I wore a skirt to church today, for a variety of personal reasons, including but not limited to the fact that for me, my Sunday best is a dress; I don’t have any suitable dress pants at the moment; and I was teaching the lesson in Relief Society and didn’t want my wardrobe choices potentially distracting people from what I was trying to say. Because this has been a weird week, and part of that weirdness was the reason why I was teaching the lesson, and the reason I was teaching that lesson was because there was something important the Spirit was pushing and prompting and strongly encouraging me to say.
A bit of background: On Wednesday evening, the sister in charge of lessons called to let me know that we would be combining with the other Relief Society (yes, there are two in our ward) for the next few weeks because of people being out of town, and they’d worked out that the other teacher would teach this week. I had actually been looking forward to this lesson (George Albert Smith Lesson #21: The Power of Kindness which is a great lesson; I highly encourage you to read it if you haven't already), so I was a bit disappointed, but also a bit relieved because my husband was going to be substituting in Sunday School so that meant only one of us had to work on a lesson.
However, by Thursday afternoon that feeling of disappointment had changed from a small nudge to the full on, whapped-with-a-bat, pit-of-stomach feeling that you get right when you know you need to stand up and bear your testimony but have no idea what you’re going to say. So I emailed the sister and told her that I was feeling like I should ask if maybe I could still teach this week. By the time I got her reply later that evening saying yes that would be fine, I was hoping she’d say no because I’d figured out what I was supposed to be saying and was kind of terrified to say it.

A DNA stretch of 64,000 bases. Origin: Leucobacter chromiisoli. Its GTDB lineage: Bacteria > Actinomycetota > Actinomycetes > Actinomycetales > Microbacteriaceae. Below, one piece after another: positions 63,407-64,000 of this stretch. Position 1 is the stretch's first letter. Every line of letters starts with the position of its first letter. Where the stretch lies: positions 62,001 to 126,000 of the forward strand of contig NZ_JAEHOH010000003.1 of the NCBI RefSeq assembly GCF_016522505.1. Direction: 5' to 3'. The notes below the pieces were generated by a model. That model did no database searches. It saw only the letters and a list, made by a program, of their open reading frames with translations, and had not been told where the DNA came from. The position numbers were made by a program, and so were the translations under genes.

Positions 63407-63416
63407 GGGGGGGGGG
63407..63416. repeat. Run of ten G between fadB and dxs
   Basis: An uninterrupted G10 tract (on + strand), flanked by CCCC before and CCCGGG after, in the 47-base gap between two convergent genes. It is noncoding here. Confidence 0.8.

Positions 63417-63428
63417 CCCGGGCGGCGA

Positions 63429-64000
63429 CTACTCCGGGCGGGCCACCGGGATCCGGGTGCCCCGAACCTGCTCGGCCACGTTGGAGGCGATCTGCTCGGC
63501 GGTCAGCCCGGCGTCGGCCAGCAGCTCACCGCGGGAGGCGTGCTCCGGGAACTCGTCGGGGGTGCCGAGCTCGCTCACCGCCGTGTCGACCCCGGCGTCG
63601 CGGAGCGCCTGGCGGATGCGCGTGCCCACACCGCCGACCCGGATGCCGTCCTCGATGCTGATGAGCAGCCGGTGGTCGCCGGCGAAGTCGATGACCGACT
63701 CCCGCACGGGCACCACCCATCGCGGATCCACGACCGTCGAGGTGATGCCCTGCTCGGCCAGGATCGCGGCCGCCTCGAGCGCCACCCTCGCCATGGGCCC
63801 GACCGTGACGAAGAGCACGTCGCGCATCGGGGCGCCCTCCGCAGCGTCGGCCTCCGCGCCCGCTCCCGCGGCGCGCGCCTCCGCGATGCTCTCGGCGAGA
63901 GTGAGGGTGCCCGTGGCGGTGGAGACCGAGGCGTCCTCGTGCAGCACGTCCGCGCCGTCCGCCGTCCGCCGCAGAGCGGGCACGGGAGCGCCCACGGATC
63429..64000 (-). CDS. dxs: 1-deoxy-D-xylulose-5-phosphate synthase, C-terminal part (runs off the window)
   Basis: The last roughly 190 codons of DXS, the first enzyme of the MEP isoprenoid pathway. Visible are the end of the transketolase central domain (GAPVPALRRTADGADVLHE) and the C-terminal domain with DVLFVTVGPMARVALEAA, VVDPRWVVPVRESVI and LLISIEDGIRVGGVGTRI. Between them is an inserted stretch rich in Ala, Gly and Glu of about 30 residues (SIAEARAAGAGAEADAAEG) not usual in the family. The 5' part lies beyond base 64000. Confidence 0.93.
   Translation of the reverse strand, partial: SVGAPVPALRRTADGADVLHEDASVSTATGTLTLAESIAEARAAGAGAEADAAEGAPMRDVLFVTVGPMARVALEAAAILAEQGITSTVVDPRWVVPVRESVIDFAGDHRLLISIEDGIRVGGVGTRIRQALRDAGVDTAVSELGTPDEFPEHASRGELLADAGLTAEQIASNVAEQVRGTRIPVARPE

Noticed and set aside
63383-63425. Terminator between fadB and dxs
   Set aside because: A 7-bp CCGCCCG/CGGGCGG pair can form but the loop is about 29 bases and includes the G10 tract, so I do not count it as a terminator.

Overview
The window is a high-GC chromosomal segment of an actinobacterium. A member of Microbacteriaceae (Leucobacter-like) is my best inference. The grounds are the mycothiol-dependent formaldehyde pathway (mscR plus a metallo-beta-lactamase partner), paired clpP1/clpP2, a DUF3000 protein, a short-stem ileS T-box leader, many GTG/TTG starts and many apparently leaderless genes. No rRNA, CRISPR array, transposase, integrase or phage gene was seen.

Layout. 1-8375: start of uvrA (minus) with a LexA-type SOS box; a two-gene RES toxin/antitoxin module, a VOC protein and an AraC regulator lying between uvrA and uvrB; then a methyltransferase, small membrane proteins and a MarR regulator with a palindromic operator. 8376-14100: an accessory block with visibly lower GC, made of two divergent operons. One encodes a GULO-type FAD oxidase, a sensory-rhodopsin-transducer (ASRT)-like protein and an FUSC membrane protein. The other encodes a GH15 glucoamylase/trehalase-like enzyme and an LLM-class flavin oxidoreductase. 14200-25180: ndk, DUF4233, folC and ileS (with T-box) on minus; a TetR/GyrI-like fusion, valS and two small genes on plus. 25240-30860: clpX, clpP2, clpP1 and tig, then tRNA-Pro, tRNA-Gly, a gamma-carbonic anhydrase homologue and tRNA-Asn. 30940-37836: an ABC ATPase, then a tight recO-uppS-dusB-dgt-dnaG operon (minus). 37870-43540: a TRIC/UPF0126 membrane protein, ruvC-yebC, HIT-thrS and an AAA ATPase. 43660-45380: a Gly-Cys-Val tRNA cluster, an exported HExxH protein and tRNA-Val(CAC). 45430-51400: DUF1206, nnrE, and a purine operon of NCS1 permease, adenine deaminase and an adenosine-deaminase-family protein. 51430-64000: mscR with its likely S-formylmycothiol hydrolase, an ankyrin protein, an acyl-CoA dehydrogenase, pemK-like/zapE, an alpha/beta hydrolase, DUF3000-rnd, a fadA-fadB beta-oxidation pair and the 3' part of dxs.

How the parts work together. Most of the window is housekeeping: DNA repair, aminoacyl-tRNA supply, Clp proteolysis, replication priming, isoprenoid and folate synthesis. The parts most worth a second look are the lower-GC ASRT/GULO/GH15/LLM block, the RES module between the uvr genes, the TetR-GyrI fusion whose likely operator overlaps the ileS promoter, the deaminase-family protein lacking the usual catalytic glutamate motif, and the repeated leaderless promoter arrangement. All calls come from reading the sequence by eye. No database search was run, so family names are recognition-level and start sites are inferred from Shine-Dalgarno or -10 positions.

But after a whole lot of prayer and study and pondering, I got up in Relief Society today and, shaking like a leaf, gave most of the lesson I had prepared before Wednesday night. However, the ending had changed. Here, because I’m feeling that push again, is the portion of the lesson that I prepared after Thursday afternoon, after I had prayed mightily and long.
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Many of you may have heard, in the last couple of weeks, about an event called “Wear Pants to Church Day.” It was started by a group of Mormon women who, for various reasons, felt hurt or marginalized by what they felt was inequality in the church between men and women in non-Priesthood related roles and situations. They proposed wearing pants to church in order to show support for each other and possibly bring a bit of awareness to the issue that so many were feeling left out and alone.
Now, for various personal reasons, I do not consider myself to be a feminist. However, I have several good friends who identify as both Mormon and feminist, so I have heard some of their feelings on this subject before, and have some understanding of their perspective. Therefore it was with some degree of interest that I started following news of this event.